Exploring The Archaeological Garden

The archaeological grounds are designated into three distinct zones: The East Hill and temples, the Acropolis and ancient city, and the Sanctuary of Demeter Malophorus. The Doric temples, faithfully rebuilt as best they could be and still the subject of study as to which deity they were dedicated to, are simply denoted by letters of the alphabet. You'll occasionally see fragments of the stucco finish on them, which was painted on to make the columns look like marble, just like the originals in the motherland. The stones used to build Selinunte came from the nearby quarry of Cave Di Cusa. You will most likely start your visit from the East Hill, adjacent to the main entrance.

East Hill: This was the sacred district of the city, surrounded by an enclosure. Here you will find three temples, beginning with impressive Temple E, which was with all probability dedicated to Hera (Juno), according to a votive stele, or upright stone bearing a monumental inscription, found in the temple. Built between 490 and 480 B.C and measuring 67.7m by 25.3m (212.5 ft. x 83 ft.), it has a staggering 68 columns (consider that the temple in Segesta, in comparison, has half as many) and still contains remains of the inner temple. Reconstructed in 1958 after being toppled by an earthquake, the precious Metopes, the reliefs between two triglyphs of the entablatures, are now housed at the archaeological museum in Palermo. Next is Temple F. Not much is known about this temple except that it was the oldest of the three (560-540 B.C.); it's believed to be dedicated to Aphrodite, Athena, or Dionysius. In its original state it had a double row of 6 columns at the eastern entrance and 14 columns on either side, with the lower part of the peristyle enclosed by a wall. The last temple, Temple G, a heap of rubble except for a lone standing column restored in 1832, was destined to be of colossal proportions had it been completed in 480 B.C., as the size of its base attests: 110.36m (362 ft.) by 50.1m (164 ft.), it had 8 columns on either entrance and 17 on either side, matching the Parthenon. Dedicated to Zeus, it is second largest temple in Sicily.

After viewing Temples E, F, and G, all near the parking lot at the entrance, you can get in your car and drive along the Strada dei Templi west to the Acropolis or walk there (20 min). This site that included the western temples, was enclosed within defensive walls and built from the 6th century to the 5th century B.C. The streets of the Acropolis were laid out along classical lines, with a trio of principal arteries bisected at right angles by a grid of less important streets. The Acropolis was the site of the most important public and religious buildings, and it was also the residence of the town's aristocrats.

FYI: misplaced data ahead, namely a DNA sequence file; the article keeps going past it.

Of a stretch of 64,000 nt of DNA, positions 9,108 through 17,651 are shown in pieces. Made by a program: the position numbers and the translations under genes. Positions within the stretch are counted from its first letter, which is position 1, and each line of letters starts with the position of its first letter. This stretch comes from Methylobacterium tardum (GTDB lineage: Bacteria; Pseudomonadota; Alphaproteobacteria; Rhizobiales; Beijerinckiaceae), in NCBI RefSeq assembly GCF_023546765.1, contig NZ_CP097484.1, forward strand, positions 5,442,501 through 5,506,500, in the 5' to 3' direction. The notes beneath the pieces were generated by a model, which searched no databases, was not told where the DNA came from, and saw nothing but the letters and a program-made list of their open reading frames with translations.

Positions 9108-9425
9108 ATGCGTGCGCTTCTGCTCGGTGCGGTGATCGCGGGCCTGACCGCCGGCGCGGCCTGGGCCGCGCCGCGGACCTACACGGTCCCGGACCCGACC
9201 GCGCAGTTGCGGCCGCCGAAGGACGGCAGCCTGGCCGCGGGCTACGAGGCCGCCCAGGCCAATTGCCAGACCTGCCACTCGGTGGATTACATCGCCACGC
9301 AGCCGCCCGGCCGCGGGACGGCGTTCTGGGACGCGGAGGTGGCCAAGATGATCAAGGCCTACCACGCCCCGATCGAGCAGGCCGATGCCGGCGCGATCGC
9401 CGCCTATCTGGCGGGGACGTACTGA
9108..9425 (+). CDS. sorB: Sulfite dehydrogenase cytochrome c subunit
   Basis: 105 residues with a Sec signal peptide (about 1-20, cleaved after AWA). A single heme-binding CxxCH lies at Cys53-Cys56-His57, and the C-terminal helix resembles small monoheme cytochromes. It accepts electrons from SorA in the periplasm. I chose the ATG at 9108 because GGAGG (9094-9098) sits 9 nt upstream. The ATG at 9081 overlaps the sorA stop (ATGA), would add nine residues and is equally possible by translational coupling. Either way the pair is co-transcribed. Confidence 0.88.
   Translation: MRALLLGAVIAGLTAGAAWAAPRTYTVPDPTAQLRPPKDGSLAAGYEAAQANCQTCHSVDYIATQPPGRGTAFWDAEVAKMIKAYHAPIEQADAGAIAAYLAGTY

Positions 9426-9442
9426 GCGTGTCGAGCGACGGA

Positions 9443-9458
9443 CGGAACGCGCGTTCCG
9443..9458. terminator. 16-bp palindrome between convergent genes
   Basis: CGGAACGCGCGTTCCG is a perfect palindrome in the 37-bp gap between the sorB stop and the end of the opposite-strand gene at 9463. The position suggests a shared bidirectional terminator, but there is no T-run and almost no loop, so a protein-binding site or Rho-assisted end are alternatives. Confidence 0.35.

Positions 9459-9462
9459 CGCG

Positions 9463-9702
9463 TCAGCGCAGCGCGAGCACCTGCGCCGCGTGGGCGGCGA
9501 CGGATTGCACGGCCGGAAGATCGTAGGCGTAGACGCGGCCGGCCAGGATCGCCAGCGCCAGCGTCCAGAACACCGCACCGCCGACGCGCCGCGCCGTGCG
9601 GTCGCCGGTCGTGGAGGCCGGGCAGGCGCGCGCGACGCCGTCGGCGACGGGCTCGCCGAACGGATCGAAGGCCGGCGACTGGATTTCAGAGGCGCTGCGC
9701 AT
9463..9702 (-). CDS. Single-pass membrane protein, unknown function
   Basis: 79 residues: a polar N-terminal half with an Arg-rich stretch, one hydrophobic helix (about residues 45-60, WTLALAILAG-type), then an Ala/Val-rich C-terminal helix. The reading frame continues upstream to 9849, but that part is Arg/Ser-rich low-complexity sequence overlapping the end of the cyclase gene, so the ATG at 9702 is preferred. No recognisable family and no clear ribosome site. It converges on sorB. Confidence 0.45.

At the highest point of the hill is Temple C. In 1925, 14 of the 17 columns of Temple C were re-erected. This is the earliest surviving temple of ancient Selinus, built in the 6th century B.C. and probably dedicated to Hercules or Apollo. In order to accommodate the huge sacrificial altar within, the temenos, or sacred enclosure, was modified and steps were added to the original internal structure. Temple C towers over the other ruins and gives you a better impression of what all the temples might have looked like at one time. Artifacts such as a cross were found around the area, a testament to the Orthodox settlement in Selinunte. Nearby once stood the small Temple B. Temple D, also built in the mid-6th century, is the second oldest temple and once supported 34 columns. Just beyond the temple is the so-called Temple of Small Metopes, which are now housed at the archaeological museum in Palermo.

At the tip of the cliff overlooking the sea, near the custodian's house, lie the twin temples, Temple A and Temple O, built in the 5th century B.C. and which, like the others, remain in scattered ruins.

Sanctuary of Demeter Malophorous: As you follow the road leading west of the Acropolis, you cross the Modione River, arriving at the most ancient part of the area, believed to predate the actual Megaran settlement. Within a large enclosure are the ruins of several shrines where worshipers placed stone figurines to honor or appease the gods; 5,000 such figurines have been unearthed in the surrounding area. Many stele carved with male and female heads have also been recovered, and a few are displayed in Palermo. Next to this is the Sanctuary of Zeus. Excavations of the nearby Manicalunga necropolis, extending down to the shore, have resulted in heaps of bones amassed for all to see.

The park is open from 9am to one hour before sunset daily. Admission is 9€ for adults, 4€ for adults 18 to 25, and free for children 17 and under and adults 65 and over from the EU, Australia, and Canada. The ticket is valid for 3 days and is also good for entrance to Segesta. Given the enormity of the area, allow yourself at least 3 hours to visit, preferably in the early morning. Bring or buy drinks before starting your visit, as you can get rather thirsty under the sun.

Note: This information was accurate when it was published, but can change without notice. Please be sure to confirm all rates and details directly with the companies in question before planning your trip.